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Helen Binney Kitchel Papers Edit


Finding Aid Author
Processed by Jill Wistrand, April 2002, converted to Archives Space by Ashley Aberg, November 2023
Finding Aid Date
November 20, 2023
Description Rules
Describing Archives: A Content Standard
Finding Aid Note
Part of the Manuscript Collections, Greenwich Historical Society Contact: Christopher Shields, Curator of Library and Archives 47 Strickland Road Cos Cob, CT 06807 United Stated


  • 1890-1983 (Creation)


  • 12 Linear Feet (Whole)
    12 document boxes, 3 banker's boxes of scrap books, broadsides



  • Scope and Contents

    This collection contains the papers of Helen Binney Kitchel. A Connecticut State Representative from 1931-1939, Mrs. Kitchel was a prominent figure on the Greenwich political scene, serving as a member of the Representative Town Meeting, the Chamber of Commerce, the Greenwich Reorganization Committee, the Greenwich League of Women Coters, as well as being a member of the Historical Society of the Town of Greenwich and the Old Greenwich Garden Club among other organizations. The daughter of Edwin Binney, co-founder of the Binney and Smith Corporation and Alice Stead Binney, musician and one of the founding members of the Historical Society of the Town of Greenwich, she married Allan Farrand Kitchel in 1909. Mr. Kitchel later became the president of the Binney and Smith Corp. and they remained life-long Old Greenwich residents. The bulk of the collection concerns Mrs. Kitchel's legislative work to eradicate billboards along Connecticut's scenic highways. This collection also contains papers relating to her extensive involvement in local committees and legislation, personal correspondence, the papers of Allan F. Kitchel and Alice Stead Binney, materials relating to the 1939 World's Fair, World War II, and various photographs and ephemera.

  • Conditions Governing Access

    There are no conditions governing access to this material.

  • Preferred Citation

    [Identification of item], The Helen Binney Kitchel Papers, Greenwich Historical Society

  • Arrangement

    This collection has been arranged into six series with subseries.

    Series I: Personal and Family, 1922-1960 Series II: State Government, 1923-1954 Series III: Local Government, 1936-1970 Series IV: Papers Relating to Local and National History, 1927-1983 Series V: Ephemera, 1895-1970 Series VI: Scrapbooks, 1894-1984

  • Biographical / Historical

    Born on September 9, 1890, in Old Greenwich, Helen Binney Kitchel was te daughter of Edwin Binney and Alice Stead Binney. Edwin Binney, along with his cousin C. Harold Smith, founded Binney and Smith, a crayon and carbon manufacturing firm perhaps best known for the Crayola Crayon. Mr. Binney was also the founder of the Columbian Carbon Company. In 1887 he married Alice Stead Binney, originally of London, England. A graduate of Normal College, now Hunter College, Mrs. Binney taught grammar school in Manhattan before marrying. She was well-known for her musical ability, publishing many songs including "Bobolink", "Helen's Caprice", "Love's Meeting", "Mammy Clo", and "God is Love." Mrs Binney had many of her poems published as well. Original sheet music, copyright agreements and correspondence relating to Mrs. Binney's compositions are included in this collection.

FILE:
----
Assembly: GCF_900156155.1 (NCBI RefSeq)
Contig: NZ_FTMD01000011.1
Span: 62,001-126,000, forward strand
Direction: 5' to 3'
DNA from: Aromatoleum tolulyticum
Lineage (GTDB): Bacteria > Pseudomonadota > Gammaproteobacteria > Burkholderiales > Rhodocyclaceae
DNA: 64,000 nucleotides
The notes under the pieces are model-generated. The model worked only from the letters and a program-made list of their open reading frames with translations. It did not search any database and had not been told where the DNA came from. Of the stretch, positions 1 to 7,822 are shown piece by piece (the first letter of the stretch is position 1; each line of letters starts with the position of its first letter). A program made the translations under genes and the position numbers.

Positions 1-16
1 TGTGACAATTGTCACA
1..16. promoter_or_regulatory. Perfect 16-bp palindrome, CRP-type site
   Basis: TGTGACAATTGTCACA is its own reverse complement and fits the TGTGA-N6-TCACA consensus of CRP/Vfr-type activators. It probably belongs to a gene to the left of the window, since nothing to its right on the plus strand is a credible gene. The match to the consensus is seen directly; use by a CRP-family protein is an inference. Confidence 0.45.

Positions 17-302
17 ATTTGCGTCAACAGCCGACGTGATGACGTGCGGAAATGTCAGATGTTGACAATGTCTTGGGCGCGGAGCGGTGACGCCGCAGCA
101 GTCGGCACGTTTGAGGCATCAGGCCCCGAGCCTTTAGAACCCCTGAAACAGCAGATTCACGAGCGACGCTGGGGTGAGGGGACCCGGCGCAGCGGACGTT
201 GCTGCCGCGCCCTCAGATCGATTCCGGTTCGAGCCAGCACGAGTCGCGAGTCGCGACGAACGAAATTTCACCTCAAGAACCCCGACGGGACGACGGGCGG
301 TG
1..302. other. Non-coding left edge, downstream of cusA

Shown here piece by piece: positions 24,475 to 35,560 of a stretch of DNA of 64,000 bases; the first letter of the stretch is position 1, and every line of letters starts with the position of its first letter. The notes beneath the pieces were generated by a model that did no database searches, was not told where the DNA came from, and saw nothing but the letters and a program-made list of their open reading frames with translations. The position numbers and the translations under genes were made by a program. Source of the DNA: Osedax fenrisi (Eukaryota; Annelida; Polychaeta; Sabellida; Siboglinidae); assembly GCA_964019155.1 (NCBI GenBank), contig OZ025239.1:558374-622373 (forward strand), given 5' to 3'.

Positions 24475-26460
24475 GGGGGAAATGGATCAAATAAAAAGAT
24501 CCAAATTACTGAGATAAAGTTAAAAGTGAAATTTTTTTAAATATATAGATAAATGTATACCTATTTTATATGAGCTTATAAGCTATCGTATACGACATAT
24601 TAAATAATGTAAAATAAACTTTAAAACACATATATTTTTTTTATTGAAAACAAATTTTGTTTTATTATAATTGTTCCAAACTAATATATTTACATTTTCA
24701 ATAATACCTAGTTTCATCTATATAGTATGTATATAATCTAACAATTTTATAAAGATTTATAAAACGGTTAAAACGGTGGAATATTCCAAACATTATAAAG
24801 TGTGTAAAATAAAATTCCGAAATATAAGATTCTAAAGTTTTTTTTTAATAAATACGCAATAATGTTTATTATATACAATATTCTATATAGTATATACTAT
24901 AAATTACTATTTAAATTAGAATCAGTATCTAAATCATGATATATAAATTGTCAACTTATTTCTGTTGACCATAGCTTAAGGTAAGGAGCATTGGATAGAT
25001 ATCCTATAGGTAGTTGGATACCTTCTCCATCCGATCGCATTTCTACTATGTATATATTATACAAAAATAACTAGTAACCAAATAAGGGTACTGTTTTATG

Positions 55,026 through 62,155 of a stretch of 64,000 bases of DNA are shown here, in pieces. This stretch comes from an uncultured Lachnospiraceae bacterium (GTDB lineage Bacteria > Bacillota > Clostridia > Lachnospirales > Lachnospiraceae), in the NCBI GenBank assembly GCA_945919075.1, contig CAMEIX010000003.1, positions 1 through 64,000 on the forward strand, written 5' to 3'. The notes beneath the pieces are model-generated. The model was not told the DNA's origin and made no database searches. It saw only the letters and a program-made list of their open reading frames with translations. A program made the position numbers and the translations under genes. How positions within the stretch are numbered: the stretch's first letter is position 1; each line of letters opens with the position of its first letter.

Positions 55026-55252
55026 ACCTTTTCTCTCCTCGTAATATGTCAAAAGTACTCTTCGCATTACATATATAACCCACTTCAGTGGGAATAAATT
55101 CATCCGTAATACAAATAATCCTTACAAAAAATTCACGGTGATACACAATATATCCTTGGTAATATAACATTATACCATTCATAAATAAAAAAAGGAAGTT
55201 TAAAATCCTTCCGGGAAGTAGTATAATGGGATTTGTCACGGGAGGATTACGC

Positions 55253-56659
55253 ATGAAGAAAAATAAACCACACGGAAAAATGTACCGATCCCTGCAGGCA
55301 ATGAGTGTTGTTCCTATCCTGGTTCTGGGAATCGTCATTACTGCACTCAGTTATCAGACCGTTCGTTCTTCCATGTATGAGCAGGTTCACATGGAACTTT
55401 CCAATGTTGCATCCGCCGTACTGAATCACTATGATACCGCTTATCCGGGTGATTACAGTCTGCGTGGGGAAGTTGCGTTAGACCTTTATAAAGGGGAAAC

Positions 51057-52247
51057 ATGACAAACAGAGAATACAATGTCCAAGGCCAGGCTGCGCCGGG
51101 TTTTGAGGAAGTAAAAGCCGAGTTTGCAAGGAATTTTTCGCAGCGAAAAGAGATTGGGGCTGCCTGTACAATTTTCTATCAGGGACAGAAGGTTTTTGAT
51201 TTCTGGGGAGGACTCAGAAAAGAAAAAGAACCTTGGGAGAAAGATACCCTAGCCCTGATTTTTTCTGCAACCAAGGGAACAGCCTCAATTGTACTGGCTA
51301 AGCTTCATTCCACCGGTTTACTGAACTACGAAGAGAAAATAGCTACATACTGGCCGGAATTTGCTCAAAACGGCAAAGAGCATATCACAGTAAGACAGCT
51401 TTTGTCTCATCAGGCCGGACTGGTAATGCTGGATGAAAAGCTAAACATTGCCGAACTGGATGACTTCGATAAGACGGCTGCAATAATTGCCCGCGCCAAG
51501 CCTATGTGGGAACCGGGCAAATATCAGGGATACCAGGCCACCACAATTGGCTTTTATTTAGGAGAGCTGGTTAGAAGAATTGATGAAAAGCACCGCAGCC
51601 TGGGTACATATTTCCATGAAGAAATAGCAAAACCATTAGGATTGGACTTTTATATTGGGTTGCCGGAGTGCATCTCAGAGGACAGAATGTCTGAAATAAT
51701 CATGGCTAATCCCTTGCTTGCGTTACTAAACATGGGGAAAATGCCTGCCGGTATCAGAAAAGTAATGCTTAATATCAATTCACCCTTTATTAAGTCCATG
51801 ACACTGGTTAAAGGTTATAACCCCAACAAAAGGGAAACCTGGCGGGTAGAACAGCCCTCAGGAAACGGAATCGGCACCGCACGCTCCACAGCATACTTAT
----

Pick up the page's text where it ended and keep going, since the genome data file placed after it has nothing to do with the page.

While on a carriage ride to Stamford along Shore Road in 1887, Mr. and Mrs. Binney were captivated by the beauty of the landscape. In 1889 they bought property along the waterfront and subsequently became the first family to live along the shore in Old Greenwich. In 1895 they built a stately fieldstone house, calling it "Rocklyn." Their great appreciation of nature inspired a lifelong passion in their daughter. Mr. and Mrs. Binney were also dedicated to many philanthropic activities, most notably aws their involvement in the First Congregational Church on Sound Beach Avenue and the Perrot Memorial Library in Old Greenwich. The June Binney Memorial Parish House at First Congregational Church is named after their son, Edwin Binney Jr., "June" to friends and family, who died in 1920. They also puchased and donated land neighboring the Perrot Library to create an outdoor reading room. Mrs. Binney was a founding member of The Historical Society of the Town of Greenwich and served as its president for many years. Along with June and Helen, Mr. and Mrs. Binney had two other children, daughters Dorothy and Mary.

    Helen Binney Kitchel aws educated at the Catherine Aiken School in Stamford, Connecticut. She married Allan Farrand Kitchel in the summer of 1909 at the age of 18, shortly after his graduation from Yale University. They moved into a home on Binney Lane that was a wedding gift from her parents. Adjacent to Rocklyn, they christened this house "Oaklyn." Allan Kitchel joined Binney and Smith and would later serve as its president. He was involved in many town committees, including the Budget Committee of the Community Chest and the Charter Commission in the 1960's. In 1931, he was elected to the board of Estimation and Taxation, becomings its Chairman in 1945 until his retirement in 1949. Together Helen and Allan Kitchel had four children: two sons, Allan F. Kitchel Jr. (referred to in the collection as "Tim") and Douglas, and two daughters, Barbara ("Bobbie" and Happy.